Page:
Fridays I teach 3rd graders… I am a celebrity when I walk in their classrooms! They all scream “Hello!” At the end of class they all crowded around me asking me question after question after question… All in Korean. They are the cutest little things!

One day, Karima and I went in search of the English Bookstore on the island. We were having a very hard time finding it. Then this Korean woman came up to us and started talking to us about religion. I’m not much for talking about the Bible, but I sat there and listened because she spoke ENGLISH!! And very well too! Perfect opportunity to ask for directions! Once she was done with her speech and gave us a little flier, I asked her where the bookstore was. We found it! Definitely NOT what I expected… There were two aisles of children’s materials in English and the whole rest of the store was filled  floor to ceiling with Korean books. Not sure why it’s called “English +” because there was way more “+” than there was “English.”

We climbed our first oreums (or parasite volcano)… Sarabong and Byeoldobong. It was a nice little hike, which also provided a great view of the city, ocean, and Hallasan (the volcano on the island). Tucked in between the two oreums was a beautiful little Buddhist temple.

Jeju: We Love Having You Here!

And we’re off to Jeju! For all you Americans, I think you will find traveling in Korea a bit shocking. We were flying from the mainland to Jeju… I think we showed up at the airport 45 minutes before our flight left, which is crazy you know because we have 12 people to get tickets, check baggage, and get through security. Wrong! Security in the US=hell… Security in Korea=we just passed through security? There is no wait in line… Not even 1 minute! You keep your shoes AND jacket on! They put everything through the xray machine for you. Piece of cake! Our flight was 45 minutes and we landed in the rain on Jeju Island… We are home!

The first week of being in Jeju was a little… Foreign (for lack of a better word). We first met our co-teachers, mine of which was the very last one to show up… And very late at that. Then in walks this little petite Korean girl in stillettos, skinny jeans, a long furry vest, and a Prada purse. The first thought that went through my head was “Awesome.. I got the biggest diva on the island for my co-teacher.” Turns out Eun-mi is my savior! She is the most amazing, helpful, fun, smart co-teacher EVER! She told me right then and there that we are going to be friends. 🙂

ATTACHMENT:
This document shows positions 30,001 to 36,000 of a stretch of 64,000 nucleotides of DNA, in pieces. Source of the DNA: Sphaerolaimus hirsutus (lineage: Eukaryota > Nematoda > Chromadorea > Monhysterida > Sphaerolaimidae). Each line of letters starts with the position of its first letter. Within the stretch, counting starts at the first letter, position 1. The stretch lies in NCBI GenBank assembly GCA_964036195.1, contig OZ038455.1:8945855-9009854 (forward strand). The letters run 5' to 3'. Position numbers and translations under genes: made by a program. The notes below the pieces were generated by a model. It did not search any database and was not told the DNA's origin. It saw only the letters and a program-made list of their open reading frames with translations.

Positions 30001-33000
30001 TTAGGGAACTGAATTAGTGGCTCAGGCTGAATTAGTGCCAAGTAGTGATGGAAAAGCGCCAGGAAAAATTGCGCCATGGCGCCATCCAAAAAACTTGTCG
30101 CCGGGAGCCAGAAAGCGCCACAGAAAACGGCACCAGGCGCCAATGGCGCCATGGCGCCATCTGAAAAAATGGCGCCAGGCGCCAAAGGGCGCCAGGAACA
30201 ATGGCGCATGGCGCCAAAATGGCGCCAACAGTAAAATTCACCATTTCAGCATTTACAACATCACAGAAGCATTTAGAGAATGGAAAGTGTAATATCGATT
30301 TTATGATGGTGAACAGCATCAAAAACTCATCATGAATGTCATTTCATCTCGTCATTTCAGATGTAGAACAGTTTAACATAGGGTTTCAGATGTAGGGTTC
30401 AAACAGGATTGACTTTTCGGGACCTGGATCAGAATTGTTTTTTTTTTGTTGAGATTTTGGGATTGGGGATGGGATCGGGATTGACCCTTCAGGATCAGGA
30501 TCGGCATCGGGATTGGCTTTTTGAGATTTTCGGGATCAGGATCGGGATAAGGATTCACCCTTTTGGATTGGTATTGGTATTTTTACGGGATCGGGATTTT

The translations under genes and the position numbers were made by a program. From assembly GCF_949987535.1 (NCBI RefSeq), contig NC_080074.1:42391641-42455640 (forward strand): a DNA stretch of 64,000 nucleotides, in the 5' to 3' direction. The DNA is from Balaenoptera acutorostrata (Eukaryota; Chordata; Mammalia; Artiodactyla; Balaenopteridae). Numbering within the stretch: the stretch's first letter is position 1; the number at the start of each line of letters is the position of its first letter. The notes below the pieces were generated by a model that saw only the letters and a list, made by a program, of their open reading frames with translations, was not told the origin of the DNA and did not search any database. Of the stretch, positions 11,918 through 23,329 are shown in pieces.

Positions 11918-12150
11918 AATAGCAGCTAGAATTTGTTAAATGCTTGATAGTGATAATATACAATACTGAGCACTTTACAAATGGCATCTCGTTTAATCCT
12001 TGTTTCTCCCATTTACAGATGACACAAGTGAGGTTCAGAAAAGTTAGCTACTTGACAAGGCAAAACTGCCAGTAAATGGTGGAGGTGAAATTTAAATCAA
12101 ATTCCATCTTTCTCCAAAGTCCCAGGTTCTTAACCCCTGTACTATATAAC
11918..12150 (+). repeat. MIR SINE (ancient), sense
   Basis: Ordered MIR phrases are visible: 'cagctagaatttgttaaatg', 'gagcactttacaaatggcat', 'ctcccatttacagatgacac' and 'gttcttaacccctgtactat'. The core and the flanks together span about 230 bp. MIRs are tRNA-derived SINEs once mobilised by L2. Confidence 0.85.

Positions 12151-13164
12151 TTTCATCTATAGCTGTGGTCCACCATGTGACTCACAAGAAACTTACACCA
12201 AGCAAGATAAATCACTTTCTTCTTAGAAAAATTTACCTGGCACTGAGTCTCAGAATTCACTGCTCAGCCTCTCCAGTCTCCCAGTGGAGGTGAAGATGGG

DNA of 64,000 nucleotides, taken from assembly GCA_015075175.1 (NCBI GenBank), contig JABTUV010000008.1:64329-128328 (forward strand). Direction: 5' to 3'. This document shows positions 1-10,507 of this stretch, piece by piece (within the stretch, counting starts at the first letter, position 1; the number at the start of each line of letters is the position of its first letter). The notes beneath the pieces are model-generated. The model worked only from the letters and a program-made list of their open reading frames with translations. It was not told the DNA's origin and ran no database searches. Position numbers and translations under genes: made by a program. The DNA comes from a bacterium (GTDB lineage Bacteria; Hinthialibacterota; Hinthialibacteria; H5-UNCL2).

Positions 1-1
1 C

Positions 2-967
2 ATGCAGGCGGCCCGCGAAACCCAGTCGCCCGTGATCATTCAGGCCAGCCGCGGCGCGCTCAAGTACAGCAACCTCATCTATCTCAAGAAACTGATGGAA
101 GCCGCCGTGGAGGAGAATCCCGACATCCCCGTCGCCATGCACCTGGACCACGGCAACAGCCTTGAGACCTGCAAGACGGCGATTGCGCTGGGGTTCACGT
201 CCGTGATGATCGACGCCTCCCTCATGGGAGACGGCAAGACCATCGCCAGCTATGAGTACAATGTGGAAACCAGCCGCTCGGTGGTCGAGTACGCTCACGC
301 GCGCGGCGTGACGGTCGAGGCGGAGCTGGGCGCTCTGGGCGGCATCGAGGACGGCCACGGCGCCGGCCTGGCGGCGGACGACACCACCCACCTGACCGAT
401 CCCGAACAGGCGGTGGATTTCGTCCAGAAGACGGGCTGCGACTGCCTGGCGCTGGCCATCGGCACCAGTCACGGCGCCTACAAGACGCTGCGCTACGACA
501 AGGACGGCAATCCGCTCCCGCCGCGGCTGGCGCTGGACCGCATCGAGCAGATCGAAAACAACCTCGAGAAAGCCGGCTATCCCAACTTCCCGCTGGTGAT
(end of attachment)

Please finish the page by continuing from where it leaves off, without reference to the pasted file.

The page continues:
After that it was another bus ride to our new homes for the next year. It basically felt like we were pushed out of the van by Mr. Han and left to fend for ourselves. Besides furniture, there was NOTHING in my apartment! And I had to go to the bathroom soooo bad! I live out in the country where there is nothing but two restaurants and two tiny convenient stores. I ran to the c-store to find some toilet paper… After looking around for 5 minutes, I finally just asked where it was. Low and behold, it’s on the top shelf on the complete opposite side of the tiny store of where all the rest of the toiletries are… Which makes perfect sense of course.

The next day I met all my co-teachers. All of which speak English… Except two that struggle with it, but still enough for me to understand (for the most part anyways). I met the Principal (King of the school) and Vice Principal and gave them their gifts. I was told it was customary… They seemed really surprised that I was giving them gifts. It was a little awkward as I stood there bowing holding out their gifts and they just sat there asking Eun-mi what was going on.

I also had my first experience at E-Mart (basically the equivalent to Wal-Mart), which was interesting. I’m used to carts where only the front two wheels swivel and the back two are stationary… Not here. All four wheels swivel. Made for an interesting time trying to control the cart. Haha. Fruits and vegetables are NOT weighed at the register. There is an employee that weighs them right there in the produce section. As a former cashier, this is a brilliant idea!

My first time on a public bus in Korea. We were heading out to meet some friends for dinner and a night out. At the bus stop, there was this little old woman holding a plastic bag. Every now and then you’d hear a “meow.” We couldn’t figure out where it was coming from until a little kitten poked its head out from the bag. The lady kept pushing it back in. By the time the lady got off, I didn’t hear much more meowing… Hope the little guy was okay. 😦

First time on the bus by myself… Well I’m still here to tell about it so it’s not so horrible, but it wasn’t fun. I apparently got on the wrong bus because the bus driver all of a sudden told everyone to get off. We were at the edge of town on the complete opposite side of the city that I needed to be. Great! There wasn’t a bus stop in sight. So I backtracked for 10-15 minutes until I found one. Not a single person there could/would speak enough English to help me out. Went to the next one and there was hope! The lady didn’t speak English, but with the help of the translator on her phone she was able to help me get on the right bus. My angel!